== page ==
SHANNON HILLS, Ark. — A central Arkansas mom claims a state law is preventing her from getting the help she needs after she was severely injured in a car crash caused by a police officer.
In September 2019, Heather Cross was stopped on County Line Road, waiting to turn into Davis Elementary school to pick up her then 5-year-old son. According to an Arkansas State Police crash report, Officer Jose Padilla was responding as back up to a call, when he crossed into Heather’s lane and hit her head-on pushing her car into a tree.
“Changes her life forever,” said Heather’s husband Matt Cross. “I listened to those nurses and those doctors that came in that said, we don’t know, we don’t know if she’s going to live.”
Now two years after the crash Heather required multiple surgeries and is still trying to recover from her injuries, which include a traumatic brain injury.
“When your son says mom we don’t have the fun like we used to, it just breaks my heart,” Heather said.
Almost a year after the crash, Matt told Working 4 You in an interview, “We live off of social security disability. We go up and have to file for food stamps to make sure my family is fed.”
He says that reality hasn’t changed.
Before the crash, Heather owned a hair salon which the family was forced to close. Matt had to quit his job as an engineer to be Heather’s full-time caregiver since the family says they can’t afford the long-term care Heather needs.
Currently, Heather’s medical bills are well over $1 million. The only payment from the city the family received was $25,000, the maximum amount allowed under the city’s limited liability car insurance.
“I couldn’t even get them to pay the ambulance bill,” Matt said. “We don’t have the ability to continue to self-pay for all this rehab.”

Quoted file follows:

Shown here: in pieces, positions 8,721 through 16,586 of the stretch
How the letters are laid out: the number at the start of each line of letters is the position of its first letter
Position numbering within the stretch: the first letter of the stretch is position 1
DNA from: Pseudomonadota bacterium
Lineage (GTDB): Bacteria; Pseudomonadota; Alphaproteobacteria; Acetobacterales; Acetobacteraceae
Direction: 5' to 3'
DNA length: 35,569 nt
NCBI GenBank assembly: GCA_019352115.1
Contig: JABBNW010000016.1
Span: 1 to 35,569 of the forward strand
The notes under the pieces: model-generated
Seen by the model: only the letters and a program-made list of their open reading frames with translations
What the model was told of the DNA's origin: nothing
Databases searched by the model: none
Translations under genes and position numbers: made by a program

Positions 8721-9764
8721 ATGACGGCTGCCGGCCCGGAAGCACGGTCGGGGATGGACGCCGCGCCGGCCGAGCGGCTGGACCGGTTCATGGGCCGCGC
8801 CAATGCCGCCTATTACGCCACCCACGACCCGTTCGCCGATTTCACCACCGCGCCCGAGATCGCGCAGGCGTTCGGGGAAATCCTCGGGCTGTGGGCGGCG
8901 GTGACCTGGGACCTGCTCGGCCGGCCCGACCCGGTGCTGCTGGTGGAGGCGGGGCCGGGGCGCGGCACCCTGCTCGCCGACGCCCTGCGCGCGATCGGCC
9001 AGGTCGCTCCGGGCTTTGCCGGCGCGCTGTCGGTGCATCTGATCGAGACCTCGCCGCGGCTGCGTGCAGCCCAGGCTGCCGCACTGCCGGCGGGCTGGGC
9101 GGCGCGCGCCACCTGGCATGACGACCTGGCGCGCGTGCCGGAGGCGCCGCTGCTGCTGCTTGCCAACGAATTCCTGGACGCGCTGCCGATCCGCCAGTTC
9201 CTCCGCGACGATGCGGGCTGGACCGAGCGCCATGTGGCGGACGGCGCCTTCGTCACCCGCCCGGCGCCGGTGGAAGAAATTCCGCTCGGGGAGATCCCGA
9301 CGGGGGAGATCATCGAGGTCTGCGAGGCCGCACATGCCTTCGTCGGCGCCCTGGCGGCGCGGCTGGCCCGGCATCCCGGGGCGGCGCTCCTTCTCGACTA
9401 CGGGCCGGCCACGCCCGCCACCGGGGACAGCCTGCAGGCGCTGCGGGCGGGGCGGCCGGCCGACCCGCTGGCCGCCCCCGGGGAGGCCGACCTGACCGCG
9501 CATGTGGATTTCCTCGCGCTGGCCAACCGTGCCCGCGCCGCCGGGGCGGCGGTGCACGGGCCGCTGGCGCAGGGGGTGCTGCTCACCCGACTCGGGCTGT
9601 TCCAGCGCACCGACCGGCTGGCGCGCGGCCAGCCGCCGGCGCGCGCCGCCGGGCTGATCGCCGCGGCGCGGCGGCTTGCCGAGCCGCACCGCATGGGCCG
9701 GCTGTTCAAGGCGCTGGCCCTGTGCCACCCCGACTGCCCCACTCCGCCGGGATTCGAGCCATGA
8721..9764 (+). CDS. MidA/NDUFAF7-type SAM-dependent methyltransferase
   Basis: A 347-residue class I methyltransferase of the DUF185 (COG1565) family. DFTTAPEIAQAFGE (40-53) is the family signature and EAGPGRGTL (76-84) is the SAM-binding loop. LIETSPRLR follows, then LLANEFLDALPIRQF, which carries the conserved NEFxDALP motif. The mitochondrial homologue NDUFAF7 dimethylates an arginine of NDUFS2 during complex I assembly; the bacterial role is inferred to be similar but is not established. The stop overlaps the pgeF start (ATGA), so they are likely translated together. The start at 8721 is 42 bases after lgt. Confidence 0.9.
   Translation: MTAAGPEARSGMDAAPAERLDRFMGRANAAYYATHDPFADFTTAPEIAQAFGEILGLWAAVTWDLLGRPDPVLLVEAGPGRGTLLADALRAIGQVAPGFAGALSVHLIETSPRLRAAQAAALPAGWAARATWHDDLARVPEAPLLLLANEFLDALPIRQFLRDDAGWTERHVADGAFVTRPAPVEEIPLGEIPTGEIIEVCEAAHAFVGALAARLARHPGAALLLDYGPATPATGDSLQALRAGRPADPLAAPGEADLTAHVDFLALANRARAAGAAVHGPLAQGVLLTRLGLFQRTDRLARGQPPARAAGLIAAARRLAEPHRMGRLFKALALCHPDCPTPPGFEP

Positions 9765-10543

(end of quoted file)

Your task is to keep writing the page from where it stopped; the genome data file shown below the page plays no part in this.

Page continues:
No charges have been filed in the case. Arkansas State Police investigators found Officer Padilla at fault. The department sent the following statement:
The investigation of the motor vehicle crash involving Heather Cross and Jose Padilla was submitted to the Saline County prosecuting attorney to determine whether a criminal charge should be filed based on the state police findings. Submissions of investigative reports to a prosecutor is standard protocol for a state trooper assigned to a highway crash involving serious injury or death. (*See email directed to Susan El Khoury, July 8, 2020, subject line, kark_klrt_elkhoury_shannon hills crash investigation_07082020)
The Arkansas State Police has not been made aware of any criminal proceeding in the matter.
The investigative record remains intact, and nothing has changed relating to the facts or circumstances arising out of the investigation that might lead the state police to change or amend our statement provided for your July 14, 2020 reporting.
Should the Cross family file a civil action against Officer Padilla or the City of Shannon Hills seeking monetary damages beyond the amount already awarded, the state trooper who investigated the crash would be subject to subpoena and could be called to testify to his investigative records.
The Saline County Prosecutor decided not to file charges, something the prosecutor and police department declined to comment about.
“There is no doubt that that badge is what has kept that officer from being held accountable for his actions,” Matt said.
The Cross family keeps pointing to Arkansas’ sovereign immunity law, which says the state can’t be sued in its own courts. The law dates to colonial times and was set up to protect England and the King. Most states amended immunity laws. Arkansas remains one of three states with the strictest immunity laws.
Sen. Alan Clark (R-Lonsdale) is behind a push to change that law.
“It needs to be fixed,” Clark said. “We need to be able to sue the state.”
Earlier this year he filed a bill to end sovereign immunity, but the bill failed to make it out of committee.
“How do you write it to make sure you take care of that, but then you don’t take care of every other little thing that you just have people going to court every day suing the state,” Clark added.
Clark says he plans to reintroduce a bill dealing with sovereign immunity, but he’s also calling on other lawmakers to step in saying this should fall in one of the top three issues that should be tackled in the next legislative session.
However, he says one thing is clear, what happened to Heather needs a closer look.
“It doesn’t sound like justice,” Clark said. “It doesn’t sound like what would happen for instance if I was the one who hit them, so it doesn’t sound like what should happen if the state of Arkansas does it.”
Heather knows she needs life-long help but may never get the financial help she needs,
“That 7-year-old is the reason I’m still here, that’s my purpose,” Heather said, talking about her son Hunter.